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10 Canadian record-setting weather events

Record-setting weather events—extreme temperatures, storms, wild precipitation—aren’t new to Canada. Here’s our list of 10 small-town Canadian weather records set in recent history.

1. The strongest tornado recorded in Canada

A tornado (F5 on the Fujita scale) touched down in Elie, Man., on June 22, 2007. At the time, the Fujita scale ranked tornadoes based on the damage they caused; an F5 was the highest category of damage, marked by houses being lifted off their foundations and cars flung through the air. Because the Fujita scale has since been replaced by the Enhanced Fujita Scale, the Elie tornado is the first and last Canadian tornado to earn an F5 ranking.

2. A summer hailstorm batters British Columbia’s interior

A summer hailstorm in the Okanagan region of British Columbia pelted apple orchards on July 21, 1997. Environment Canada reports that after the region was hit, there was a 40 per cent loss of fruit crops, along with a series of capsized boats and traffic accidents.

3. Rain rain, go away in British Columbia

Ucluelet Brynner Mines in British Columbia saw rain, rain, and more rain on October 6, 1976. The event still holds the Canadian record for the most rain in one day. A whopping 489.2 mm of rainfall was recorded—just under half a metre.

4. A three-way tie for Ontario’s hottest temperature

Lytton, B.C. holds the record for highest temperature in Canada, hitting a scorching 49.6˚C on June 29, 2021. But in the east, three areas in the boreal region have reached a temperature of 42.2˚C, tying them for top temperature in the province of Ontario: Atikokan, Fort Frances, and Bicotasing.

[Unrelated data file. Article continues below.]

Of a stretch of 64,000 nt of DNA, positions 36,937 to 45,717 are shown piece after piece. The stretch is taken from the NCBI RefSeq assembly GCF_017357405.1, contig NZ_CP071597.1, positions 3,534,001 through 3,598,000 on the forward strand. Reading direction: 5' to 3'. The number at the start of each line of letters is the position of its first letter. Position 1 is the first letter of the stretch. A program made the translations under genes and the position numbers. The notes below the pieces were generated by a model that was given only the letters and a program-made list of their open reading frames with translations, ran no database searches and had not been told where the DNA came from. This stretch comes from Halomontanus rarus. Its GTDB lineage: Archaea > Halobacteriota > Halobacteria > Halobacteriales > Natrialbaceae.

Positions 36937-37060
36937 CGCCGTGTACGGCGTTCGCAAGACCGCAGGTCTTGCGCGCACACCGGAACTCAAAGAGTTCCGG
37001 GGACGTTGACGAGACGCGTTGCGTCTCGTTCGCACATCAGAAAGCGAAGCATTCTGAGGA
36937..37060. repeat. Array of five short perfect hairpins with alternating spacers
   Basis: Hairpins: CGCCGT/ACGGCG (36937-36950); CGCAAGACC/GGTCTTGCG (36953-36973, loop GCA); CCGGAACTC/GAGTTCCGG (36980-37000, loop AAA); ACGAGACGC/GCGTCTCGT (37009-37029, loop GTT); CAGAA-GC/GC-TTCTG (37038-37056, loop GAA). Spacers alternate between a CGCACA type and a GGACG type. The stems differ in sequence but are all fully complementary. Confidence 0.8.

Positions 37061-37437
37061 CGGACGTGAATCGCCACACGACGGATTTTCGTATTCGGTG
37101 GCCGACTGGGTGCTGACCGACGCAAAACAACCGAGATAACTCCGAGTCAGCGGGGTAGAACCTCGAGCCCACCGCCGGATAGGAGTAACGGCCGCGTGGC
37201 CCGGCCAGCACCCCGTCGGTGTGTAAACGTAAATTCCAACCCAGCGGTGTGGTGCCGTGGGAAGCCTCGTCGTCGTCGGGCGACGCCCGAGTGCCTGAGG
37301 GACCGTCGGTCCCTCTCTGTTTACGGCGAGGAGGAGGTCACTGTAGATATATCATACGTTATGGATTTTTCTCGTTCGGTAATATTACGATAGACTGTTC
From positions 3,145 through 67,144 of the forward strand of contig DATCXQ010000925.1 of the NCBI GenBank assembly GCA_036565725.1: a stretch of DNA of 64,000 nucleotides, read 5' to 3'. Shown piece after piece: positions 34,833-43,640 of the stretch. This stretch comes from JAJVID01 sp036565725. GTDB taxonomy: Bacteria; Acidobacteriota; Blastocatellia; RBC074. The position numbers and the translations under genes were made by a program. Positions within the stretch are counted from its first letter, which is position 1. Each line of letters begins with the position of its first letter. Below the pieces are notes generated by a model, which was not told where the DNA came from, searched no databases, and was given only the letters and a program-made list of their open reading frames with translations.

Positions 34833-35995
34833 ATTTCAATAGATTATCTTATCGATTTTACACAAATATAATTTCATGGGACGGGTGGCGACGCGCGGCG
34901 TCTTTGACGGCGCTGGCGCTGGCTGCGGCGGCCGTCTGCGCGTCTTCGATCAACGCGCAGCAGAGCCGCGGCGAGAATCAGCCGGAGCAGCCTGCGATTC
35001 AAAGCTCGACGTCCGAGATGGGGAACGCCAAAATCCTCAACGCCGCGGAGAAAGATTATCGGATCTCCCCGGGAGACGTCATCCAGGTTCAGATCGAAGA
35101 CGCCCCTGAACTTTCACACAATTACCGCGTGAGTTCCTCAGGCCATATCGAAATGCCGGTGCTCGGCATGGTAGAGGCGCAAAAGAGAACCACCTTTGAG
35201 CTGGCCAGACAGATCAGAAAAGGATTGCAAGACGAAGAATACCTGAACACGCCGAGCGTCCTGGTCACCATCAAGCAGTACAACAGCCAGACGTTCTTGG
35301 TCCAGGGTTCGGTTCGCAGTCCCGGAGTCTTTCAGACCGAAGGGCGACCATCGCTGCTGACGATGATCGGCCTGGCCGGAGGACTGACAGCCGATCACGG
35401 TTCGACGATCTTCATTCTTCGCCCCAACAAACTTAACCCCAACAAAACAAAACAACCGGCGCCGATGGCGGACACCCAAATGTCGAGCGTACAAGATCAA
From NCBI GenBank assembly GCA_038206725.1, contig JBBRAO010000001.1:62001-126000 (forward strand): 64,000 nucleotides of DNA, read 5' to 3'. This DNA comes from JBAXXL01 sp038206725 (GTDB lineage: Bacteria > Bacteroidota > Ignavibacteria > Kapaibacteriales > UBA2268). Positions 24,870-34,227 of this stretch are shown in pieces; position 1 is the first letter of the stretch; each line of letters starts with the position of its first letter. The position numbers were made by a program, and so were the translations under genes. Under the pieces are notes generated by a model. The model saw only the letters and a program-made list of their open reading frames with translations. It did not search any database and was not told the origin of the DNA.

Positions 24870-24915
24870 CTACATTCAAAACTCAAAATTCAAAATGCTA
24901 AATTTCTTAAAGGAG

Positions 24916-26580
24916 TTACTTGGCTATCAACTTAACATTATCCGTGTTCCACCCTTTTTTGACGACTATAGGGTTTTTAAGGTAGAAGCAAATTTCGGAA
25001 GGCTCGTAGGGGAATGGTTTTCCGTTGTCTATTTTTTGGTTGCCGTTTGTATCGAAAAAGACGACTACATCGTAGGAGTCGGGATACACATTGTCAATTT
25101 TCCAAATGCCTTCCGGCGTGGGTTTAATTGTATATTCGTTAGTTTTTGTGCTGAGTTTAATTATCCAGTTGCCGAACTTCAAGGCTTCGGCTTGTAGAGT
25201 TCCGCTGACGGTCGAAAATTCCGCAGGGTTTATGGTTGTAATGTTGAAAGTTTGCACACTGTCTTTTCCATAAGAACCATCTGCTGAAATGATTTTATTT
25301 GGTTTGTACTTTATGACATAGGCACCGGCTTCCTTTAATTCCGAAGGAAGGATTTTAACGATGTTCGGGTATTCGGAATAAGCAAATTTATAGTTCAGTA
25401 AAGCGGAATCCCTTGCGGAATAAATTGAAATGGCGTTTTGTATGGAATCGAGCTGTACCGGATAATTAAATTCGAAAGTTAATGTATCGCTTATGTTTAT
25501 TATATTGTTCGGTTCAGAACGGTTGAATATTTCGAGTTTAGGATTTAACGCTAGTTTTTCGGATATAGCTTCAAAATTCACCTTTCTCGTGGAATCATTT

5. On cloud nine in British Columbia

Love gloomy, cloudy weather? Head to Prince Rupert, B.C., the town that can boast the fewest sunny days in Canada.

6. A record-breaking year for Ontario tornadoes

Ontario contributed more than its fair share to the national tornado count in 2020. Of the 77 tornados counted in Canada that year, 42 occurred in Ontario. This set a new provincial record for tornado sightings.

7. Great Lakes set waterspout record

The Great Lakes hold the world record for waterspout outbreaks, with at least 88 spouts confirmed between August 16 and 19 in 2020. The majority of the spouts were spotted on Lake Huron, Lake Erie, and Lake Ontario.

8. Lake Ontario heats up

In 2020 the surface water of Lake Ontario reached its highest recorded temperature since 1995. A balmy 24.96˚C was recorded on July 10.

9. A Canadian forest fire burns for months

Guinness World Records lists a couple of contenders for largest forest fire. In the running is the Chinchaga Fire—it started burning in British Columbia on June 1, 1950 and lasted a shocking five months before ending on October 31 in the next-door province of Alberta.

10. Let it snow in Newfoundland and Labrador

Fans of snow should book a flight to Gander, in Newfoundland and Labrador. This city in the northeastern part of the Rock has the greatest total annual snowfall recorded at 443.13 cm.

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